Business process automation (BPA) — the process whereby technologies or software take over routine, everyday tasks — has always made sense and always been something for which companies should be striving. The business advantage gained via automation is no longer reserved for just high-tech mega brands. Just one use case highlights the supply chain disruption which has created a surge of digital transformation initiatives in logistics and distribution. In an attempt to achieve automated logistics, data intelligence is fueling workflows such as freight bid pricing, route optimization and real-time GPS monitoring.

It’s why we’re seeing a surge of automation investment and project rollouts. A 2020 McKinsey & Co. global business leader study found that 66% of leaders were piloting solutions to automate at least one business process, up from 57% two years earlier. This trend continues to gain momentum – especially with supply chain disruptions overloading present logistics teams.

With BPA very much the new leadership imperative, the question therefore is not whether you should automate, but instead are you picking the right approach to suit your unique business environment.

So how do you begin? What are the approaches you can take to automate? What role do things like RPA, AI, and ML play in your initiative? How do you calculate and measure the ROI associated with your endeavor?

It all begins by examining three options that drive BPA; let’s dive into each quickly:

  1. Commercial Automation: When it comes to driving efficiency, productivity and maximization in your business, there are off the shelf tools that will help you automate and drive forward your processes, without having to resort to custom work. From ERP solutions to industry-specific workflow management tools, there are many times where commercial automation works best – particularly if your code is fairly vanilla and based on well-known paradigms. In those cases, commercial tools have already had a chance to catch up to where you are and, when deployed, can have immediate lift and ROI impact on your business.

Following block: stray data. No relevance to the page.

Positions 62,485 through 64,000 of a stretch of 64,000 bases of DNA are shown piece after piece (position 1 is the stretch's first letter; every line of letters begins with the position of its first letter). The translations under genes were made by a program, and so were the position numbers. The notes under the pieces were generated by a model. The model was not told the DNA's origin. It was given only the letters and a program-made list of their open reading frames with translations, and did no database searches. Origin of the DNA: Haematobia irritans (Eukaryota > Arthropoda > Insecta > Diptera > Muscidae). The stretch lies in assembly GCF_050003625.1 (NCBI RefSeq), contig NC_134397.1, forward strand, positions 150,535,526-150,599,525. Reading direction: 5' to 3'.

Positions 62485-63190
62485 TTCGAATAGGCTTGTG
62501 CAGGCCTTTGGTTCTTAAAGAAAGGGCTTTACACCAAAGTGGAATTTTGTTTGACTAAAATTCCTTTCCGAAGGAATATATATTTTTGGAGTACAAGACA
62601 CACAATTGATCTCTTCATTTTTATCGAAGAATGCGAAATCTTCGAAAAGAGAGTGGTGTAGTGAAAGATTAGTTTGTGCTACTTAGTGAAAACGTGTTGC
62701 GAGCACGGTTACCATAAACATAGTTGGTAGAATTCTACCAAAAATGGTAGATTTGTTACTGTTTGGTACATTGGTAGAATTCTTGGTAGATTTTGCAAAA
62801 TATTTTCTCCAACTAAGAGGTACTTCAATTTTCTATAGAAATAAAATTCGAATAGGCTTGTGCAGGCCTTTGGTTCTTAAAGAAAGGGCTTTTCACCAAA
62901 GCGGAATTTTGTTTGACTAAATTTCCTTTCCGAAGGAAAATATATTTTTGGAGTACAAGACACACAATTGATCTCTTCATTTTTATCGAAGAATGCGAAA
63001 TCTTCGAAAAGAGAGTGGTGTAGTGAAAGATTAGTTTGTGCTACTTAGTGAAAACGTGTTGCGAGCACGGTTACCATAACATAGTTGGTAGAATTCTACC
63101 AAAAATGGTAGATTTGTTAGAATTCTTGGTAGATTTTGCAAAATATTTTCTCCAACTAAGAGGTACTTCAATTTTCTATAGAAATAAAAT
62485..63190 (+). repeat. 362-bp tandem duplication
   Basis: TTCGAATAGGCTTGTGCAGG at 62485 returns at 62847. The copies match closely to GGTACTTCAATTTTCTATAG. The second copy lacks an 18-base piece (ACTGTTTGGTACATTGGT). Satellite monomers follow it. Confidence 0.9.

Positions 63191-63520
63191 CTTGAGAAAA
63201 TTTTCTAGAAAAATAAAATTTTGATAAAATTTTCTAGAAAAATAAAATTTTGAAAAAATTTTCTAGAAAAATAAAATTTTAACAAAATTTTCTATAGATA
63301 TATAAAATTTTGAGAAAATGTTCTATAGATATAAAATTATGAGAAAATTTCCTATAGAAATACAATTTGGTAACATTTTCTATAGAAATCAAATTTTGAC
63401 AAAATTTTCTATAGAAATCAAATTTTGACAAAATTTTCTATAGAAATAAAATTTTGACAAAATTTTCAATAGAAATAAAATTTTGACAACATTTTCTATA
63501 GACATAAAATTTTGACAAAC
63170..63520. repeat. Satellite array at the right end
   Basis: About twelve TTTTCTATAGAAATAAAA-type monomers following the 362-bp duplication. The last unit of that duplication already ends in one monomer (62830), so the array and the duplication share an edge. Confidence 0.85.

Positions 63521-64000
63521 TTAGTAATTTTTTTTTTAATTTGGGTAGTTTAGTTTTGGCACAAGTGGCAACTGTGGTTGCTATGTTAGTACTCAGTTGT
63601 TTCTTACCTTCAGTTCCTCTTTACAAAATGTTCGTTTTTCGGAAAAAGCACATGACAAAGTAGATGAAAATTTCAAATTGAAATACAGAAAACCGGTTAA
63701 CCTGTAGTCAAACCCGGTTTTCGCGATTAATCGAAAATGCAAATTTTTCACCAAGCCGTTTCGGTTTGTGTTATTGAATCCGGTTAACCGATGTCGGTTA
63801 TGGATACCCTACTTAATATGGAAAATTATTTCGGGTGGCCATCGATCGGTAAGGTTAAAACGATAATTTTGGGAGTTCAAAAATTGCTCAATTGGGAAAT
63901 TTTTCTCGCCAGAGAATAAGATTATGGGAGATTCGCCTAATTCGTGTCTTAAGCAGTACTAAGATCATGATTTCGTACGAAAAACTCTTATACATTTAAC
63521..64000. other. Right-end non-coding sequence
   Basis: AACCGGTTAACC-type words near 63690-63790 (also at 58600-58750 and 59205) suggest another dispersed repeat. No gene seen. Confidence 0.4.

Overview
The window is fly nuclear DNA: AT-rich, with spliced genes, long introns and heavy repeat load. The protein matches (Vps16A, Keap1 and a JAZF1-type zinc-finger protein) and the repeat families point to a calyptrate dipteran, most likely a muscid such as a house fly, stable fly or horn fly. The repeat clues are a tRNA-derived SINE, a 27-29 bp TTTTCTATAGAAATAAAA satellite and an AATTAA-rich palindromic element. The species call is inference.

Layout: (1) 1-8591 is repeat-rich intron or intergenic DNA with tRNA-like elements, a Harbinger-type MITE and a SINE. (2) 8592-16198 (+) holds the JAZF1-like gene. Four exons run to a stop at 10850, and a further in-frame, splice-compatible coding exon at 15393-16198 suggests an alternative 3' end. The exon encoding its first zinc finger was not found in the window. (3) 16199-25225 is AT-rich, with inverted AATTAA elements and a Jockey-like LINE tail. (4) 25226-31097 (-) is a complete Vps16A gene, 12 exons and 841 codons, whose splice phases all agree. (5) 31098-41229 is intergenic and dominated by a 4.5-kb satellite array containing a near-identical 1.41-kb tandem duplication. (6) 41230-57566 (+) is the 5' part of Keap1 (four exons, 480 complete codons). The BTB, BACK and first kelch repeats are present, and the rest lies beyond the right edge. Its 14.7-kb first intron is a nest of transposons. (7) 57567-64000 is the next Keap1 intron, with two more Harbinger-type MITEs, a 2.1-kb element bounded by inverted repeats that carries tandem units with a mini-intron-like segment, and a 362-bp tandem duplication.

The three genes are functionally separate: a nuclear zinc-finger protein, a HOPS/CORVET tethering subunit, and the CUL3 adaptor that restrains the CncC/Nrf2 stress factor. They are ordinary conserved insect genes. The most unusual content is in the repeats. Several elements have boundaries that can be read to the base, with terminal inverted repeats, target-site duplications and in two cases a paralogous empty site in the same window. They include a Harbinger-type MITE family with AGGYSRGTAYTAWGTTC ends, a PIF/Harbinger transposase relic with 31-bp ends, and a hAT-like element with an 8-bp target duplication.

2. Custom Automation: This pathway starts to make sense when you have something about your code or processes that is very much domain specific. Custom automation works best when you are doing some ground-breaking stuff, and there is really nothing out there right now that is designed for the code you are writing, your processes, or your area of specialty. Many times, this automation pathway makes sense when you find yourself unable to stay as close to out-of-the-box as you can with a COTS product and are spending too much time trying to create custom code. In these cases, ROI comes more powerfully if you begin and end with a custom approach.
  3. Robotic Process Automation (RPA): When looking to automate — particularly for activities that are client-facing and customer-experience based — RPA is a very attractive option. Sometimes, where companies make a mistake when approaching RPA is they try to do it all at the start. Instead, leaders ought to first consider which of their processes are in control, repeatable, understandable, and well mapped. For the processes in which those conditions are true, you are ready to introduce RPA. In addition, RPA can also be applied on a modular basis – in other words, you might have (for example) seven processes that comprise a complete outcome of value (e.g., intake processes for shipping orders). Within these processes perhaps three are ready for RPA; by introducing RPA for those three in modular components, you build a “semi-automated” workflow that starts returning ROI immediately from RPA while you build towards a fully automatic end state.